Less Is More: Pursuing the Visual Turing Test With the Kuleshov Effect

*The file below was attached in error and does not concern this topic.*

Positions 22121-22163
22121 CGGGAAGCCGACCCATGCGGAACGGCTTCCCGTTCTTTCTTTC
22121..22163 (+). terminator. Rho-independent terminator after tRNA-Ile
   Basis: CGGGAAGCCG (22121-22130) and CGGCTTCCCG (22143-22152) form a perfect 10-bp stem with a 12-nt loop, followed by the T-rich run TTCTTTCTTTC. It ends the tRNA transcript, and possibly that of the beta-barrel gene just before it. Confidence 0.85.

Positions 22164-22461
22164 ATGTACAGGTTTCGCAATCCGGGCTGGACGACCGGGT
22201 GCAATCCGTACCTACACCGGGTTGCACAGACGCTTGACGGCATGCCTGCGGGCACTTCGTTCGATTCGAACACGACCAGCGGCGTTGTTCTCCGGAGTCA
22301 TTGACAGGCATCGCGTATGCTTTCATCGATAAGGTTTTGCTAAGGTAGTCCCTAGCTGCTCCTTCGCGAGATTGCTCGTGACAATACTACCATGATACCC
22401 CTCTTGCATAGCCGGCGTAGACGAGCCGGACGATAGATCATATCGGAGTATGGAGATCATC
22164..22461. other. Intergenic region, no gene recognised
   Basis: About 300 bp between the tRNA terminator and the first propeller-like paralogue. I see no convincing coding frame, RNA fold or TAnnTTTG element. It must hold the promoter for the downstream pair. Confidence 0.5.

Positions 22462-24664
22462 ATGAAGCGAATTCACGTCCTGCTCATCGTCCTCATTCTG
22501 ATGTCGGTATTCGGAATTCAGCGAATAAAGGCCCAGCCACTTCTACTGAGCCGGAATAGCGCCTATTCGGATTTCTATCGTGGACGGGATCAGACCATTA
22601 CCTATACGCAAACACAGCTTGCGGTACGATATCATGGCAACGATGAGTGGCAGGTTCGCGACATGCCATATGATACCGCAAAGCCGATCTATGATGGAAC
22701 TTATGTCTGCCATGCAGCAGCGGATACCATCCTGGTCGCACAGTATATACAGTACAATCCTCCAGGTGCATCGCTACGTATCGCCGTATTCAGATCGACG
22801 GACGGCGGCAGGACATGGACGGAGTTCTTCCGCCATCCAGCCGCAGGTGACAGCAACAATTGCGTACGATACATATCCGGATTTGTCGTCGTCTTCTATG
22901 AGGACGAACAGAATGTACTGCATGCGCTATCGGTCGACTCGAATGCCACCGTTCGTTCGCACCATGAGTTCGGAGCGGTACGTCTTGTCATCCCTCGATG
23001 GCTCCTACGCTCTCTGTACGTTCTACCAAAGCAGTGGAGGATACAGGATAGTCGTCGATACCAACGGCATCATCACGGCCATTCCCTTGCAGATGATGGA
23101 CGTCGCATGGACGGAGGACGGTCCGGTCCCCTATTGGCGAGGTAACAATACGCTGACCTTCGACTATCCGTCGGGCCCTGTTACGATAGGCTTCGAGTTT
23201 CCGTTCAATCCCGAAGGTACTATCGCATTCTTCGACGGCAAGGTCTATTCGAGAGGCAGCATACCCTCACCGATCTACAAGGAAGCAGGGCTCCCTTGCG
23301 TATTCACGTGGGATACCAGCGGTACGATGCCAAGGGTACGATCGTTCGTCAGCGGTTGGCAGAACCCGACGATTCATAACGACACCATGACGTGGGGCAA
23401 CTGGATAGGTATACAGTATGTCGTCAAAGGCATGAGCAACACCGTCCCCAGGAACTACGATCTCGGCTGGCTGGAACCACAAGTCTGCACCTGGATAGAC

The Turing test centers on the idea that if a computer could trick a human into believing that it was human, then the machine was deemed to be "intelligent" or indistinguishable from people. Designing a visual Turing test involves recognizing objects and their relationships on images and creating a method to derive new concepts from the visual information. Until now, the proposed visual tests heavily use natural language processing to conduct the questionnaire or storytelling. We deviate from the mainstream, and we propose to reframe the visual Turing test through the Kuleshov effect to avoid written or spoken language. The idea resides on elucidating a method that creates the concept of montage synthetically. Like the first days of cinema, we would like to convey messages with the interpretation of image shots that a machine could decipher while comparing it with those scored by humans. The first implementation of this new test uses images from a psychology study where the circumplex model is applied to rate each image. We consider five deep learning methodologies and eight optimizers, and through semiotics, we derive an emotional state in the computer. The results are promising since we confirm that this version of the visual Turing test is challenging as a new research avenue.